The Original poster asked a vague question about outlets off a junction box for a newly constructed wall. Lets reserve assumptive discussions about receptacle placement (not the same thing! an outlet is not necessarily a receptacle), etc.unless and until the OP indicates THAT is what he is asking about and the characteristics of this newly constructed wall (kitchen, bathroom, free-standing garage, mobile home, commercial office, etc.)..More horse's ptooties heard from.Unless its a local rule/ammendment that's just bogus. Name the jurisdiction, inspector and citation. Your not being able to fathom the general Code rule for regular dwelling units, I'll reserve comment. I'll also reserve comment on your personal attacks as well as your "belief" system(s). However, regarding the NEC you are not interpreting nor applying the the minimum rule correctly.
Receptacles 12' apart allow for no point on the wall being greater than 6' from a receptacle: that's the NEC rule. Wisconsin uses the NEC. Portable Lamps (UL 153) have cords, if your cord is too short get an extension or replace the cord with a longer one. If you want a 3rd lamp closer to your lamp 1 location than you can accomodate by pluging it into receptacle 2 location, plug it into the same outlet location as your lamp 1, duplex receptacles are the norm. Your decorating concerns aside, the code is a minimum rule. It is not a design nor a decorating guide.
210.52 Dwelling Unit Receptacle Outlets. This section
provides requirements for 125-volt, 15- and 20-ampere re-
ceptacle outlets. The receptacles required by this section
shall be in addition to any receptacle that is:
Permanently installed electric baseboard heaters equipped
- (1) Part of a luminaire or appliance, or
- (2) Controlled by a wall switch in accordance with 210.70(A)(1), Exception No. 1, or
- (3) Located within cabinets or cupboards, or
- (4) Located more than 1.7 in (5-1/2 ft) above the floor
with factory-installed receptacle outlets or outlets provided as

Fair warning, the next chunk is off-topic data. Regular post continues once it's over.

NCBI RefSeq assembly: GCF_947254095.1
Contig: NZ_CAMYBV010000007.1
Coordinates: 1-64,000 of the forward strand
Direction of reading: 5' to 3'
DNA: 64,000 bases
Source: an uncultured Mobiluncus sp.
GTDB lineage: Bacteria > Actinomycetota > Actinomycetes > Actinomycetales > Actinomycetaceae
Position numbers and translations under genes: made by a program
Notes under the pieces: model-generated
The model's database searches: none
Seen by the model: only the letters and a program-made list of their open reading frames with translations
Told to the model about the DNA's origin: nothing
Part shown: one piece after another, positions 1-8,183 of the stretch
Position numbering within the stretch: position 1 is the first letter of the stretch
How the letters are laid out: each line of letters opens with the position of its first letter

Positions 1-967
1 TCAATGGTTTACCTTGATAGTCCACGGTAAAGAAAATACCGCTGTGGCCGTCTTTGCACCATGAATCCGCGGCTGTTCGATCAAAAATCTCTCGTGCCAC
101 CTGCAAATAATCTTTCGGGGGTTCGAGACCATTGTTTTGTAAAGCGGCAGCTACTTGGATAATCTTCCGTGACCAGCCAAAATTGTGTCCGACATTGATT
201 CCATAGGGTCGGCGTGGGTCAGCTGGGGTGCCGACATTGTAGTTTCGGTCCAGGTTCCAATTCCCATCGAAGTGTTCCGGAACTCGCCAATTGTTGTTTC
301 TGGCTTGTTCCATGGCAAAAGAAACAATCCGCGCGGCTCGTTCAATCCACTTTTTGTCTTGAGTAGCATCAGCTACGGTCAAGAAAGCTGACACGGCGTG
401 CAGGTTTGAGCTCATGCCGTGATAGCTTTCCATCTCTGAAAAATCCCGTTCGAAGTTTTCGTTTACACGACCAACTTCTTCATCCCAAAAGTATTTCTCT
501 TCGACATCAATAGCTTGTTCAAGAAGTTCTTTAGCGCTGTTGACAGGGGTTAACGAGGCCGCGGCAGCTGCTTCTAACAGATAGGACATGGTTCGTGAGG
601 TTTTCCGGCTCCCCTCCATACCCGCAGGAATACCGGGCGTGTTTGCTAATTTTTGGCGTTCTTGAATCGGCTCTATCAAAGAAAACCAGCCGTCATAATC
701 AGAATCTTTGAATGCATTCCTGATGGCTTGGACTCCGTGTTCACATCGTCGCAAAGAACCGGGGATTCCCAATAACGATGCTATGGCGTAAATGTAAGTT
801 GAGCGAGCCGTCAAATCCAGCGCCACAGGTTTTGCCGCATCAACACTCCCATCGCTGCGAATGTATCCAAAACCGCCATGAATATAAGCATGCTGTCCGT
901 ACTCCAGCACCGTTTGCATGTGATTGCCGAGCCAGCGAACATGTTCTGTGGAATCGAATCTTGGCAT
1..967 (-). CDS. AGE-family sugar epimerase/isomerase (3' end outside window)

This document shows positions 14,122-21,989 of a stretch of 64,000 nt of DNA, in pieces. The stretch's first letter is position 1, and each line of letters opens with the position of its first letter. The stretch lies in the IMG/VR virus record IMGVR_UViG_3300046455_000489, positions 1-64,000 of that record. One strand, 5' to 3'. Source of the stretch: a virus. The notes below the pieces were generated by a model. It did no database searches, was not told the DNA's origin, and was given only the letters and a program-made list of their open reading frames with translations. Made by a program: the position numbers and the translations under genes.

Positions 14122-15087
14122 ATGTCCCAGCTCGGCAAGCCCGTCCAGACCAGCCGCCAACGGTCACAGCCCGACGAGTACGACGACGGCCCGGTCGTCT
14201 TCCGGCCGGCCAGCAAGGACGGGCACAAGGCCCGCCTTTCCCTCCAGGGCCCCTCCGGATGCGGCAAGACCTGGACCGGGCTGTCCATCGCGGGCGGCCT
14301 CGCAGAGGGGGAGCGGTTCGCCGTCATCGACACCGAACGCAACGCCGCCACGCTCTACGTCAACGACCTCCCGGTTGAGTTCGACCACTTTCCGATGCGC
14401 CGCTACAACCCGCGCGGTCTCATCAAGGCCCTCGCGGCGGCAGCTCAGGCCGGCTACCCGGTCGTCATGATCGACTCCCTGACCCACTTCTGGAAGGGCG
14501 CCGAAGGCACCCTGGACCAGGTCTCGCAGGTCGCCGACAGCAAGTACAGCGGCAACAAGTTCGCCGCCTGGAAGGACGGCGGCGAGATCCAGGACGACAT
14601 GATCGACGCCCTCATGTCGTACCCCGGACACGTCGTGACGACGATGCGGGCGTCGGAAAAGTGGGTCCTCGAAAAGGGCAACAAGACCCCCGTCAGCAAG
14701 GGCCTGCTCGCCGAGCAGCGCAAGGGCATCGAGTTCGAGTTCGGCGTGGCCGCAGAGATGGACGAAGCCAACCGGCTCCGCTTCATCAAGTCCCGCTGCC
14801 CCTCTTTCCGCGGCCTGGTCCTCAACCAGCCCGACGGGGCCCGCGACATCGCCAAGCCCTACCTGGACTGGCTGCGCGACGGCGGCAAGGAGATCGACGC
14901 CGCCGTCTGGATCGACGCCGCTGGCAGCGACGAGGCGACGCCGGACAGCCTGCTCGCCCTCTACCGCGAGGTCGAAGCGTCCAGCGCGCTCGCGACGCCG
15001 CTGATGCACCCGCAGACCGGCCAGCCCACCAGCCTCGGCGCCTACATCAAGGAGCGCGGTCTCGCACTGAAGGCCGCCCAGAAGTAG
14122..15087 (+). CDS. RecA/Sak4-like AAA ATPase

a separate assembly by the manufacturer shall be permitted as
the required outlet or outlets for the wall space utilized by
such permanently installed heaters. Such receptacle outlets
shall not be connected to the heater circuits.
FPN: Listed baseboard heaters include instructions that may not permit their installation below receptacle outlets.(A) General Provisions. In every kitchen, family room,
dining room, living room, parlor, library, den, sunroom,
bedroom, recreation room, or similar room or area of
dwelling units, receptacle outlets shall be installed in accor-
dance with the general provisions specified in 210.52(A)(1)
(1) Spacing. Receptacles shall be installed such that no
point measured horizontally along the floor line in any wall
space is more than 1.8 m (6 ft) from a receptacle outlet. (That's 12 ft apart!!!)
(2) Wall Space. As used in this section, a wall space shall
include the following:
(3) Floor Receptacles. Receptacle outlets in floors shall
- (1) Any space 600 mm (2 ft) or more in width (including space measured around corners) and unbroken along the floor line by doorways, fireplaces, and similar openings.
- (2) The space occupied by fixed panels in exterior walls, excluding sliding panels
- (3) The space afforded by fixed room dividers such as free-standing bar-type counters or railings
not be counted as part of the required number of receptacle
outlets unless located within 450 mm (18 in.) of the wall.
You haven't actually convinced yourself(selves) that your
own wild imaginations, fraudulent creations and inventions are
actualy TRUE have you???